Peru Overview

History

The first inhabitants of Peru were nomadic hunter-gatherers who lived in caves in Peru's coastal regions. The oldest site, Pikimachay cave, dates from 12,000 BC. Crops such as cotton, beans, squash and pepper chillis were planted around 4000 BC; later, advanced cultures such as the Chavín introduced weaving, agriculture and religion to the country. Around 300 BC, the Chavín inexplicably disappeared, but over the centuries several other cultures - including the Salinar, Nazca, Paracas Necropolis and Wari (Huari) - became locally important. By the early 15th century, the Inca empire had control of much of the area, even extending its influence into Colombia and Chile.

Between 1526-28, the Spanish conquistador Francisco Pizarro explored Peru's coastal regions and, drawn by the riches of the Inca empire, returned to Spain to raise money and recruit men for another expedition to the country. Return he did, marching into Cajamarca, in northern Peru, before capturing, ransoming and executing the Inca emperor Atahualpa in 1533. Pizarro subsequently founded the city of Lima in 1535 but was assassinated six years later. The rebellion of the last Inca leader, Manco Inca, ended ingloriously with his beheading in 1572.

The next 200 years proved peaceful, with Lima becoming the major political, social and commercial center of the Andean nations. However, the exploitation of Indians by their colonial masters led to an uprising in 1780 under the self-styled Inca Tupac Amaru II. The rebellion was short lived and most of the leaders were rounded up and executed. Peru continued to remain loyal to Spain until 1824 when the country was liberated by two outsiders: the Venezuelan Simón Bolívar and the Argentinean José de San Martín. In 1866, Peru won a brief war with Spain but was humiliated by Chile in the War of the Pacific (1879-83), which resulted in the loss of lucrative nitrate fields in the northern Atacama Desert. Peru also went to war with Ecuador over a border dispute in 1941. The 1942 treaty of Rio de Janeiro ceded the area north of the Río Marañón to Peru but the decision was fiercely contested by Ecuador. Border skirmishes have continually flared up, usually around January, the month when the treaty was signed. The squabbling has died down in recent years, as both countries work to impress potential foreign investors (who tend to be scared off by territorial skirmishes), and a treaty is in the works that should finally bring an end to this dispute.

Cuban-inspired guerrilla uprisings in 1965 led by the National Liberation Army were unsuccessful, but a series of nationwide strikes coupled with a violent insurgency by the Maoist Shining Path (Sendero Luminoso) guerrillas caused political instability in the 1980s. However, the 1990 presidential election of Alberto Fujimori and the capture in 1992 of inspirational Sendero Luminoso leaders has brought a sustained period of peace. Peru has once again become a favorite destination among adventure travelers from around the world.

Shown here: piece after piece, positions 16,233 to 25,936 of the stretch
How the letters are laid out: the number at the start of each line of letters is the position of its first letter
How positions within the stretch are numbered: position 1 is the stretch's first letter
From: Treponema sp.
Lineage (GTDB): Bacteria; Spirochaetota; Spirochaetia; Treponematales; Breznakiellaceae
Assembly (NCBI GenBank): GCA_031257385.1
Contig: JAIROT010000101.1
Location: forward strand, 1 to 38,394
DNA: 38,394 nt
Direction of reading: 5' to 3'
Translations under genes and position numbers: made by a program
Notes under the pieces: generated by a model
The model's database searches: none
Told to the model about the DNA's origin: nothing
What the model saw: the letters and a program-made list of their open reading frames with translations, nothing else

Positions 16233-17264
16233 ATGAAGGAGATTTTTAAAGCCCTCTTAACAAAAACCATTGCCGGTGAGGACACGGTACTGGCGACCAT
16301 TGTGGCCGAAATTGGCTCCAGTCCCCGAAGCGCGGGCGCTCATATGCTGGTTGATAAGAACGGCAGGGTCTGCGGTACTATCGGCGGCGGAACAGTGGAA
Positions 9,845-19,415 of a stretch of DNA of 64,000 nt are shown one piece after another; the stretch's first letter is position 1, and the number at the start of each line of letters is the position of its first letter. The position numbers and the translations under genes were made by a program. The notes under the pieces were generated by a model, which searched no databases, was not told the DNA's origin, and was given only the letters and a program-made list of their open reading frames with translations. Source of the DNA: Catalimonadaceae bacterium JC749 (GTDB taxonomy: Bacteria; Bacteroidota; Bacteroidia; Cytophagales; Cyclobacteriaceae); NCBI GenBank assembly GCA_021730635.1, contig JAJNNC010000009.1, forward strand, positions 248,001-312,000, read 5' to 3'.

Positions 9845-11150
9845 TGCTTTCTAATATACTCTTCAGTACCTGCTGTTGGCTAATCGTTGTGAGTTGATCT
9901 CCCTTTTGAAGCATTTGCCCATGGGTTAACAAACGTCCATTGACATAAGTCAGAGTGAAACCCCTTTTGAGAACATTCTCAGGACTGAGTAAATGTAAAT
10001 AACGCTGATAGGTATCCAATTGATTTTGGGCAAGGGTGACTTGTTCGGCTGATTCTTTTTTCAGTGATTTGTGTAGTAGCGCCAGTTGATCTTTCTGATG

Culture

It's the multiple layers of great civilizations that make Peru so fascinating. Cobblestone streets preserve the era of the Conquistadors, the ruins of the lost city of Machu Pichu remind travelers of the once mighty Inca Empire, and the mysterious Nazca lines elude all explanation. On top of this the Peruvian Andes are arguably the most spectacular mountains on the continent and home to millions of highland Indians who still speak the ancient language of Quechua and maintain a traditional way of life. Then to the East and thousands of feet below, the lush Amazon Basin covers half of Peru and is one of the world's top 10 biodiversity hotspots - these are areas of super high species diversity that are under threat of being extinguished.

Lying along the Pacific Coast, Peru shares borders with Chile, Bolivia, Brazil, Colombia and Ecuador. It has three major regions: a narrow coastal belt, the wide Andean mountains and the Amazon Basin. The coastal strip is predominantly desert, but contains Peru's major cities and its best highway, the Carratera Panamericana. The Andes comprise two principal ranges - Cordillera Occidental and Oriental - and includes Huascarán (6768m/22,199ft), Peru's highest mountain. To the east is the Amazon Basin, a region of tropical lowlands, which is drained by the Maranon and Ucayali rivers.

Cusco: The once great Inca Capital of Cusco still teems with Andean pride and has become a travelers' mecca of sorts. Narrow streets lined by Inca walls stretch out from the main plaza and indigenous farmers and craftsmen rush by carrying their wares to market. Traditional and international foods are found everywhere and shopkeepers always offer a welcoming smile.

Religion, Language and Food

The predominant religion is Roman Catholic, but there is a scattering of other Christian faiths. Indigenous Peruvians, however, have blended Catholicism and their traditional beliefs. An example is the near synonymous association of Pacha Mama (Mother Earth) and the Virgin Mary.

Spanish is the main language throughout Peru, although most highland Indians are bilingual, with Quechua being their preferred language and Spanish their second tongue. When bargaining in rural markets, a Quechua word or two will not only endear you to the vendors, but usually get you an extra orange or more juice! Several small lowland groups speak their own languages. English is understood in the best hotels and in airline offices and travel agencies, but it's of little use elsewhere.

Peruvian food consists mainly of soups and stews, corn pancakes, rice, eggs and vegetables. Seafood is excellent, even in the highlands. Local specialties include ceviche, seafood prepared in lemon juice; lechón, suckling pig; and cuy, whole roasted guinea pig-however, some delicacies may only be for the most adventurous stomachs!